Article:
It was when I was at university that I had first started working on fiction, ambitious projects full of deep wisdom and literary allusions, that no one wanted to read, much less publish. It was these years of trying and failing that finally brought me success. The hero of the novel with which I eventually found a publisher was, just as I was, a disillusioned author. The book was a love story, it was supposed to be a portrait of my girlfriend, but while I was writing it, we broke up, and so it turned into an account of our breakup and the impossibility of love. For the first time in my writing, I had the feeling I was creating a living world. At the same time, I could feel reality slipping through my fingers, daily life was getting boring and shallow to me. Yes, my girlfriend left me, but if I am to be honest I had left her months before in my imagination, I had slipped into fiction and my artificial world. When she told me she couldn’t go on this way, and that she was missing me even when I was right there next to her, all I felt was a sense of irritation and exasperation.
My novel, though, was a hit with booksellers and readers; even the reviewers seemed to sit up. This debut promised all sorts of things for the future, wrote one woman. And in fact I did believe in some sort of future, for the first time in a while. After living from hand to mouth for several years, the success of my book secured not a lavish but a respectable income; but above all I had something to show for myself that justified all my endeavors. The years of failed writing already felt like a long-distant time, in which I was caught up in labyrinthine plots, and driven by exaggerated ambitions.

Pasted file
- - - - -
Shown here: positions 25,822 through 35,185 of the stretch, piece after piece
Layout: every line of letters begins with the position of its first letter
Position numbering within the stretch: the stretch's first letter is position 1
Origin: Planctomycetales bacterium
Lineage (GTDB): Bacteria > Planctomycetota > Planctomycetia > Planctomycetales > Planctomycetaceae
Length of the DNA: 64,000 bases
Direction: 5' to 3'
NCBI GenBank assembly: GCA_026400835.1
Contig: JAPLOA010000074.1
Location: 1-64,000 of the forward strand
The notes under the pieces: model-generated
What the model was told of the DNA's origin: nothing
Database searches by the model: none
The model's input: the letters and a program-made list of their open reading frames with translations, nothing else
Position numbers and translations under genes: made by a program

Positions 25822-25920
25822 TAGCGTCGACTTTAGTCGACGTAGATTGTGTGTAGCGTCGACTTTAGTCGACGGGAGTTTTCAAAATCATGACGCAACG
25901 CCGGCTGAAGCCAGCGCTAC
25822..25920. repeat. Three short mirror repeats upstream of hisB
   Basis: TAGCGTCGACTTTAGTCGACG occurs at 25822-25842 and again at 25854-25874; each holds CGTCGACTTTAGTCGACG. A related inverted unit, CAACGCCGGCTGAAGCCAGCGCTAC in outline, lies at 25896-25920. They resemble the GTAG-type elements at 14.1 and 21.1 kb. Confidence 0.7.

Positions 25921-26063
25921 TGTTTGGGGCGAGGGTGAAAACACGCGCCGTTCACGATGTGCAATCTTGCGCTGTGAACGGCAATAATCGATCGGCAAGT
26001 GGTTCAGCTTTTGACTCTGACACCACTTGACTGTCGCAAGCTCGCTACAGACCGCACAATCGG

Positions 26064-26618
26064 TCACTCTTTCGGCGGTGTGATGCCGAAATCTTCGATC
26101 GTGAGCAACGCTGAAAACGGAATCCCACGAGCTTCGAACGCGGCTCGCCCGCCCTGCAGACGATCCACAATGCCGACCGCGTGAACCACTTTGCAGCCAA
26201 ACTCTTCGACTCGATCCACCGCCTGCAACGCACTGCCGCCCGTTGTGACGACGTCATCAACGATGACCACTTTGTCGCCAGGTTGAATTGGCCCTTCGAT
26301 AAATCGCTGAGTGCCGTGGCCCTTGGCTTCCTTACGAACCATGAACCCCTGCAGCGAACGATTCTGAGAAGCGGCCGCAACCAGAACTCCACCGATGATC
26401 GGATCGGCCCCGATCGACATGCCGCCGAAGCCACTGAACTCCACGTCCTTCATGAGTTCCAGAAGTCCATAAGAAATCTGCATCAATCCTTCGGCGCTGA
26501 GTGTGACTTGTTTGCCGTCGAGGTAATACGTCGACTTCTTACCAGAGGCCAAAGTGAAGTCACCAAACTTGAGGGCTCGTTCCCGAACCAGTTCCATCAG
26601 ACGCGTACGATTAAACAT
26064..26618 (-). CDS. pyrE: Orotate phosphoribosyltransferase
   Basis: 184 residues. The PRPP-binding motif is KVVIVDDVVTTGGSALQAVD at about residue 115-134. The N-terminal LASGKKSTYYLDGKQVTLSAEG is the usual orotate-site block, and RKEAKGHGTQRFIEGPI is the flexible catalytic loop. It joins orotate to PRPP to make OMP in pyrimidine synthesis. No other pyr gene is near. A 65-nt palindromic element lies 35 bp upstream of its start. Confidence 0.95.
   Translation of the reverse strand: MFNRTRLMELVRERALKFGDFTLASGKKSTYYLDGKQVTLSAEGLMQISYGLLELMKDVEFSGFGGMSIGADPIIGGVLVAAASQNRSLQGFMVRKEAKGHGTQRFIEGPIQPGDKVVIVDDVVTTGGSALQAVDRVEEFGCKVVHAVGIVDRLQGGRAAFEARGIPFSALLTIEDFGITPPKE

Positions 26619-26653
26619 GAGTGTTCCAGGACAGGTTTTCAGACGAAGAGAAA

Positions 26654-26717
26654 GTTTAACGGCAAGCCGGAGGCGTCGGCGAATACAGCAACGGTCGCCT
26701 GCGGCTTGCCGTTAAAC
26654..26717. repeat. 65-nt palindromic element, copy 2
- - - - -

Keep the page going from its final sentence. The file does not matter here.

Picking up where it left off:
I never admitted how much my story was about me. When I was asked about that after readings, I dismissed the idea, and insisted on the separation between author and narrator.
My publisher had lined up a series of readings for me, and I enjoyed being able to escape my empty apartment and travel around the country, looking at new places, and just being busy for an hour or two in the evenings. When I got an invitation from the little bookshop in my native village, I only briefly hesitated. The old bookseller had written me such a gracious and flattering letter that I agreed. Only as the date moved ever nearer, I felt a little uneasy about reading in front of people who had known me as a boy, and who couldn’t fail to make the connection between the characters in my novel and me in my present life.
It was the end of November. I had set off, deliberately early, just after lunchtime. I hadn’t been back to the village for years, and I wanted to see if the reality still corresponded with my memory.